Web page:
With victory on the way, now more than ever, we must unite in working for, sacrificing for, and fighting and praying for the name that means everything to us, the name which is the beacon light of universal freedom, the greatest name in all the world, the United State of America.

How proud I am to be an American and a citizen of the United States. For more than 165 years, this nation has given us to enjoy so much freedom, liberties, opportunities, and the pursuits of happiness. These are things our boys are fighting and dying for today, that we may still have freedom. It is up to us here on the home front to shoulder our share of the burden in order that we may gain the victory. Now the time has come that, in turn, we may repay our country for those many blessings by sacrificing on our part, buying war bonds and giving of our fine young manhood, which means my sons and your sons, husbands, fathers, and brothers. What we are asked to do is little compared to what our boys are doing, fighting, and dying on the far-flung battlefields of this war.

When this war is over, may the victory be ours, and may Old Glory as she waves her beautiful folds of red, white, and blue, so gently in the breeze, may she forever wave over the land of the free and the land of the brave, and may she never suffer defeat and crushed to earth by the enemy's heel, and may our government long endure and shall be forever be a government of the people, by and for the people, and shall it never perish from the earth.

So, let's keep the Star-Spangled Banner waving on high and keep the home fires burning until the boys come home and the lights go on again all over the world, peace and good will reign supreme, so with our chins up. "Let's Keep 'Em Flying, Let's Keep 'Em Sailing, Let's Keep 'Em Rolling," and lastly let's keep smiling and carry on because it is all for the flag.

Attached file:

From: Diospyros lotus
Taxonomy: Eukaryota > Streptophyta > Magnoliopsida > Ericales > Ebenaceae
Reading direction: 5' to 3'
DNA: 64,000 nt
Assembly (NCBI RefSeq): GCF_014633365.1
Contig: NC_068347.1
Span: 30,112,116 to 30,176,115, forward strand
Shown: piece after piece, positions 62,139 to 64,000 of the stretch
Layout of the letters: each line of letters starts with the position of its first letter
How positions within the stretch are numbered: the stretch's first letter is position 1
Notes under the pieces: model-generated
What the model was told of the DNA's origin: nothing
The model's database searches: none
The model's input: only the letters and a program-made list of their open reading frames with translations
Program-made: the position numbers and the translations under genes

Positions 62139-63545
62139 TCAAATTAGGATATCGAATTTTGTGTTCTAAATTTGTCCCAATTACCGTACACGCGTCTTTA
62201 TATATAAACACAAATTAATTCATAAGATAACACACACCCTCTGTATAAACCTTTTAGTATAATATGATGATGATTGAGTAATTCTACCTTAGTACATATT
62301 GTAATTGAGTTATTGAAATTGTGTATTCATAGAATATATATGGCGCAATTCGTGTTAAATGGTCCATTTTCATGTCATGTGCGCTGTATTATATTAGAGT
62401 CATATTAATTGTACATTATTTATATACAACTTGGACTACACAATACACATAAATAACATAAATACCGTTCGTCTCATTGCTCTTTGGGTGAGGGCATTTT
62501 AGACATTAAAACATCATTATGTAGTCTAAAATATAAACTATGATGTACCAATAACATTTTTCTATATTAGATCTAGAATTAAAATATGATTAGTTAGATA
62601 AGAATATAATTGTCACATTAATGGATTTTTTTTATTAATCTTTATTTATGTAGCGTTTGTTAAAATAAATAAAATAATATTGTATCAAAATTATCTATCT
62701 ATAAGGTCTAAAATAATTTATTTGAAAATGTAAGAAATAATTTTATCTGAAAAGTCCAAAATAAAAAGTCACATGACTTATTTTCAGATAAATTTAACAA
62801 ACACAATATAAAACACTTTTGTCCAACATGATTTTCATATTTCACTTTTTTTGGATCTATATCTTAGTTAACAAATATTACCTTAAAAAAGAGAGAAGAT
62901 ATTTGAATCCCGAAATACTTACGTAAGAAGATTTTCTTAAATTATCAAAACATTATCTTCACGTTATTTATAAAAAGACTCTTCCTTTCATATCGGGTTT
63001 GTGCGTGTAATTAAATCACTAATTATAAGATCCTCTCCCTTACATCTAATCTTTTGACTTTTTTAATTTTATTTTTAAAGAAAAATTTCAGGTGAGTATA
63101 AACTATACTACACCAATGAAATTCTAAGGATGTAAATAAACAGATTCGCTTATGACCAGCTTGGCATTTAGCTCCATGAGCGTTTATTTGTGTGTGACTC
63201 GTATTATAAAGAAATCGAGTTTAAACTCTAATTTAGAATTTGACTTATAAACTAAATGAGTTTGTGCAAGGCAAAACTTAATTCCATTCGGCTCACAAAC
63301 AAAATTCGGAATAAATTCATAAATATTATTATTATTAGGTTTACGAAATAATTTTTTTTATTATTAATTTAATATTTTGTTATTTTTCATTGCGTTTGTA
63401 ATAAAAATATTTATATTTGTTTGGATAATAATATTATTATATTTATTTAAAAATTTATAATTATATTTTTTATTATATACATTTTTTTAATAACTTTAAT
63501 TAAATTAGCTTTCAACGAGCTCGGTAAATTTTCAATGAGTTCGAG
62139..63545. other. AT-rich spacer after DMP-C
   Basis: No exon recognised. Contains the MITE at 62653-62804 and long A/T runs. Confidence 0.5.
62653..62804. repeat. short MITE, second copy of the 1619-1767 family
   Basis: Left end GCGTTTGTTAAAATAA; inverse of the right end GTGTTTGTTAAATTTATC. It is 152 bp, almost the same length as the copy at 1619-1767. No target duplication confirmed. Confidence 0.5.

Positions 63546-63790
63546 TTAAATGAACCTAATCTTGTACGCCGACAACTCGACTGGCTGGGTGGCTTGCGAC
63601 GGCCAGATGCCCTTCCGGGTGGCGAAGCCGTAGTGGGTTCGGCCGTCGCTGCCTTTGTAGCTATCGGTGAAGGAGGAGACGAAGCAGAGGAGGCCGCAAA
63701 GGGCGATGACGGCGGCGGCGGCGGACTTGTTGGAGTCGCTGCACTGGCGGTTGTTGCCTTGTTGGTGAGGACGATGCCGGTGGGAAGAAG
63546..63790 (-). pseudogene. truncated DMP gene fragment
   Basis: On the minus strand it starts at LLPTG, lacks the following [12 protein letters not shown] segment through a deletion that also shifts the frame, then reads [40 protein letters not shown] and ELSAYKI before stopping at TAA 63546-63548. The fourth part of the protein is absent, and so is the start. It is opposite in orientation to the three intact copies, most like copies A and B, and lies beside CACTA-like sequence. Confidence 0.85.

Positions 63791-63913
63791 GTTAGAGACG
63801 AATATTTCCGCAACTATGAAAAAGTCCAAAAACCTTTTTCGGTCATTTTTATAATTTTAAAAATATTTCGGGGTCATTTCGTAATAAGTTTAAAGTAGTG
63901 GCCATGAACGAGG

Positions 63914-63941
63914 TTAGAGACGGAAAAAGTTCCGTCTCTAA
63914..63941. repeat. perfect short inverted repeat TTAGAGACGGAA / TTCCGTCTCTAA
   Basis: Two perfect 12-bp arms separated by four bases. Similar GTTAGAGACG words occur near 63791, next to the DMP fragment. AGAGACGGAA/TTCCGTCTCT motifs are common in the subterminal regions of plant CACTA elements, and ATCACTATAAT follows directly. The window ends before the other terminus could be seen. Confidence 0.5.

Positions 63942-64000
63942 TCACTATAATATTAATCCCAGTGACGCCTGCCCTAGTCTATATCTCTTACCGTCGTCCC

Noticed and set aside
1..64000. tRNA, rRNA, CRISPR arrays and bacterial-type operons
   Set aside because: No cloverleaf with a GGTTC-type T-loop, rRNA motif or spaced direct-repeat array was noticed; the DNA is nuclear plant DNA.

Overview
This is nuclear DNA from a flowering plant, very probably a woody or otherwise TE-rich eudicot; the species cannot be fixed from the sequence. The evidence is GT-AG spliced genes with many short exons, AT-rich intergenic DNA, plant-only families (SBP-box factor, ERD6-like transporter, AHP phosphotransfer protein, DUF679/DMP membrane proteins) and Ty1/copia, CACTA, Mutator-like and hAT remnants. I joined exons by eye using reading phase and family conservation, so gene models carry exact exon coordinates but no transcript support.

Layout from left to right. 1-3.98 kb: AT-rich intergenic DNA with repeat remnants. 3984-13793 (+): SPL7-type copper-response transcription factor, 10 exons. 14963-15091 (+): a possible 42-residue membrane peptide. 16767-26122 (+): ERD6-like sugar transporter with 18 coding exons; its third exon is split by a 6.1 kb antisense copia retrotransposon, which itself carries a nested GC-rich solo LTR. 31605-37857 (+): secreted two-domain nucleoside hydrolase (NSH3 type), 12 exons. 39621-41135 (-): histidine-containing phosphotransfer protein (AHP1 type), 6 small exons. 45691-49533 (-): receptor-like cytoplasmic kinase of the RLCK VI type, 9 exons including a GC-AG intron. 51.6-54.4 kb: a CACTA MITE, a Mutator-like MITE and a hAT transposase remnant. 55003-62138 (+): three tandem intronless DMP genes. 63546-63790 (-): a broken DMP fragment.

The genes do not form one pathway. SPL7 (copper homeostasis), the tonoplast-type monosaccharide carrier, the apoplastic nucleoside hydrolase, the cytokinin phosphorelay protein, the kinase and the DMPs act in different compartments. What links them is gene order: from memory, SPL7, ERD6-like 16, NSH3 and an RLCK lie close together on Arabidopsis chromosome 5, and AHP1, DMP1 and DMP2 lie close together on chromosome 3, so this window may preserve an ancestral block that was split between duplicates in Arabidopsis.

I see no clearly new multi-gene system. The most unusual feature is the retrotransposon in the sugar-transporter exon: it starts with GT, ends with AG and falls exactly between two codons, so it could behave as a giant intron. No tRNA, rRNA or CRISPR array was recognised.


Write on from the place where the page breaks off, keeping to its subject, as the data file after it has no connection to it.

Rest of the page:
As this vessel, the U.S.S. Chestatee, makes her way out on the high seas and joins the Fleet of the greatest and best Navy in the world, The United States Navy, may she do her full share, in behalf of the people of the United States in bringing an early victory and peace, and when the victory has been won, may she still do her bit in helping to preserve and maintain a lasting and permanent peace.

Wherever she may go, or wherever she may be, may the Devine Providence protect and care for her with every officer and members of her crew. May Good Luck and God's Speed go with her.

I, now, christen her as the U.S.S. Chestatee, as a part of the United States Navy of America.

Left to right; unknown, James Dallas Boren, Lulu Boren, and 2 Boren boys.
I've always thought this picture was from the ship christening but I think I may be wrong.  The two Boren men on the right sure look to me like Russell and Joe. But at the ship christening Russell was a POW in Germany and Joe has already passed away. Hmmm. I need to figure this one out.